IT would be churlish not to offer congratulations to John Swinney on his reluctant accession to the office of First Minister, and unduly pessimistic to assume that he is going to be as hopeless as his predecessors.

Let us hope that he fulfils his pledge to concentrate on the things that most concern the people of Scotland: poverty, the cost of living crisis and public services, and that he has the plain common sense to stop his party's posturing that independence is "frustratingly close". On the contrary, the fact is that Scottish independence is off the table for the foreseeable future, due to the steadfastness of Scotland's other parties to uphold the will of the Scottish people freely and fairly expressed in the referendum of 2014.

The question for Mr Swinney must be how he manages the politics of retreating from the "One More Heave" strategy of the downward-spiral of the Salmond-Sturgeon-Yousaf dynasty. To be helpful, I would advise that he concentrates the constitutional obsession of his party on how to secure Indyref2. Above all, Scotland's UK Government has very politely and rationally replied that now is The Wrong Time for such a vote. The best course of action for Mr Swinney would be to make a sensible proposal as to what would be The Right Time: he might suggest the usual type of time gap (say, not until after 2040) and then only if there is a super-majority in favour at Holyrood (the requirement for changing the voting system which would also be logical if the proposal is to cut out representative democracy altogether.) Such an arrangement would set a high bar which any reasonable UK Government should accept, and would allow the time and space for Mr Swinney to pursue the agenda based on the needs and wants of Scotland which he has set out (you are welcome, John).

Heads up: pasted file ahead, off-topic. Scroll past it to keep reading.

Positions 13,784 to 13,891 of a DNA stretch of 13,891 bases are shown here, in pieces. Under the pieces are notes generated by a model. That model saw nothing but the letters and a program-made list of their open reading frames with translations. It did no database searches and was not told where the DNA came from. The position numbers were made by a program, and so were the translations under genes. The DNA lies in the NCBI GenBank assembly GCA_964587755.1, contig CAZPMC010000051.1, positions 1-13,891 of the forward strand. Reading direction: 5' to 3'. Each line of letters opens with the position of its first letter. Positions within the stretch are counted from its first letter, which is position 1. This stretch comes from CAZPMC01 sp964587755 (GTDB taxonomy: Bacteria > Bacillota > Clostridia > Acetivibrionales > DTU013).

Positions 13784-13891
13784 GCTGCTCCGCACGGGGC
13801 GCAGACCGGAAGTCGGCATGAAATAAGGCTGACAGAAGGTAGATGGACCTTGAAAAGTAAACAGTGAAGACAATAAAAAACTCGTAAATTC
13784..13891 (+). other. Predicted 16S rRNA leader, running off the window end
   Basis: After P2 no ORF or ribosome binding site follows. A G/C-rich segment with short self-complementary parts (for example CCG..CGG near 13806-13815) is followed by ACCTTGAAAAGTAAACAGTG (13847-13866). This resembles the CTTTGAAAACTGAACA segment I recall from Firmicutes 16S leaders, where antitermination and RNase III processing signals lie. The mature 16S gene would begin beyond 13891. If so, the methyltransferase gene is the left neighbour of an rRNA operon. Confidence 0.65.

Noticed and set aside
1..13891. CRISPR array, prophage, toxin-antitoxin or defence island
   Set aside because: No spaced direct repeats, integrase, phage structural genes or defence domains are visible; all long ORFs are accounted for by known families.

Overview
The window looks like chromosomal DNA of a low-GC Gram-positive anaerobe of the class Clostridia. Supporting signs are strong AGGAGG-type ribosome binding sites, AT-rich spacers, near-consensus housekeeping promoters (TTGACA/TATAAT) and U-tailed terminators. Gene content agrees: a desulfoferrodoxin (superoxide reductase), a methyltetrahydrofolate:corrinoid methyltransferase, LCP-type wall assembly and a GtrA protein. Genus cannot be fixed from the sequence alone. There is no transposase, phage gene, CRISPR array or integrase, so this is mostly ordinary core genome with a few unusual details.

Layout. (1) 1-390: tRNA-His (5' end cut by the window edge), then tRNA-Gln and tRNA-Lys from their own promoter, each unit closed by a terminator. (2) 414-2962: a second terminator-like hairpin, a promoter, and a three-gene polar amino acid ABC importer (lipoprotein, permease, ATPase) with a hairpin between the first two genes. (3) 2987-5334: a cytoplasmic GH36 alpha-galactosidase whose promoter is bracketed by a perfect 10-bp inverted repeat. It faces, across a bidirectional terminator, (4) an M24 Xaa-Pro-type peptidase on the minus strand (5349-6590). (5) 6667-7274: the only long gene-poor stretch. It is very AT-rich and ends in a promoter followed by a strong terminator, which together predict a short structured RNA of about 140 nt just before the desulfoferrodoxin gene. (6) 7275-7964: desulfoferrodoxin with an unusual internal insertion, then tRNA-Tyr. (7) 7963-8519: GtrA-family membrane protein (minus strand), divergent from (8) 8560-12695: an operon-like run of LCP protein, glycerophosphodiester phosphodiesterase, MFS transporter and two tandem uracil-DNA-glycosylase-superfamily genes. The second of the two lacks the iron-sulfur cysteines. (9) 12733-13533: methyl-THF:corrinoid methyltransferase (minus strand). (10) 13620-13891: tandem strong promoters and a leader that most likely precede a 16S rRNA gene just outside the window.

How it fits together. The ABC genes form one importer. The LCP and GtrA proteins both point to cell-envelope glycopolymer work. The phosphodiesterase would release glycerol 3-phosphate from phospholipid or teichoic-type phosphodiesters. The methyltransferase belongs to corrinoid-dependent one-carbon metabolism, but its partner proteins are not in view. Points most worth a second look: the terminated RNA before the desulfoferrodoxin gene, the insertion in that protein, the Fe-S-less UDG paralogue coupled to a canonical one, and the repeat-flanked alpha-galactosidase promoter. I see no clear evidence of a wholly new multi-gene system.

Peter A Russell, Glasgow.

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The hysteria is exhausting

NEIL Mackay's article ("Hatred of SNP and the left has reached absurd levels", The Herald, May 8) resonated with me regarding the current toxic climate in Scotland, particularly towards those who are even vaguely left of centre or in favour of Scottish independence.

Like Mr Mackay, I am not a fan of the SNP, but for anyone to accuse Nicola Sturgeon of a lack of awareness on women's issues is ludicrous. As a woman, I was pleased with her leadership on feminist issues, particularly reproductive rights, and especially because I do not want hostility towards minority groups in my name. Scapegoating minorities is not feminism.

I am also glad that the abuse Patrick Harvie is subjected to has been highlighted. It is abhorrent and makes me fearful for my LGBTQ+ friends and family. Homophobic trolls do not just exist online; they also exist among us in the real world, and this vile rhetoric puts people in danger.